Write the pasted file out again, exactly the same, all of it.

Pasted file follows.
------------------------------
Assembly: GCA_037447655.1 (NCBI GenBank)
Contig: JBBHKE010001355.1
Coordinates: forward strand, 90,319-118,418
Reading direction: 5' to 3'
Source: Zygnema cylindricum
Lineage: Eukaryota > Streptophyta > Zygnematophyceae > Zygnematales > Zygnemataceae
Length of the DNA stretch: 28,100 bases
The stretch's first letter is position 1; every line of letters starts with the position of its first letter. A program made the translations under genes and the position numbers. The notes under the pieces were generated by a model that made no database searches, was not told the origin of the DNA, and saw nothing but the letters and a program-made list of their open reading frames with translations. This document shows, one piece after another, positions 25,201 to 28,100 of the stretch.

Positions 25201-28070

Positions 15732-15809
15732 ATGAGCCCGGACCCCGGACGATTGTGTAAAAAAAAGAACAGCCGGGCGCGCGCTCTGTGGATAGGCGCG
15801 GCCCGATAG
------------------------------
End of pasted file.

Assembly: GCA_037447655.1 (NCBI GenBank)
Contig: JBBHKE010001355.1
Coordinates: forward strand, 90,319-118,418
Reading direction: 5' to 3'
Source: Zygnema cylindricum
Lineage: Eukaryota > Streptophyta > Zygnematophyceae > Zygnematales > Zygnemataceae
Length of the DNA stretch: 28,100 bases
The stretch's first letter is position 1; every line of letters starts with the position of its first letter. A program made the translations under genes and the position numbers. The notes under the pieces were generated by a model that made no database searches, was not told the origin of the DNA, and saw nothing but the letters and a program-made list of their open reading frames with translations. This document shows, one piece after another, positions 25,201 to 28,100 of the stretch.

Positions 25201-28070

Positions 15732-15809
15732 ATGAGCCCGGACCCCGGACGATTGTGTAAAAAAAAGAACAGCCGGGCGCGCGCTCTGTGGATAGGCGCG
15801 GCCCGATAG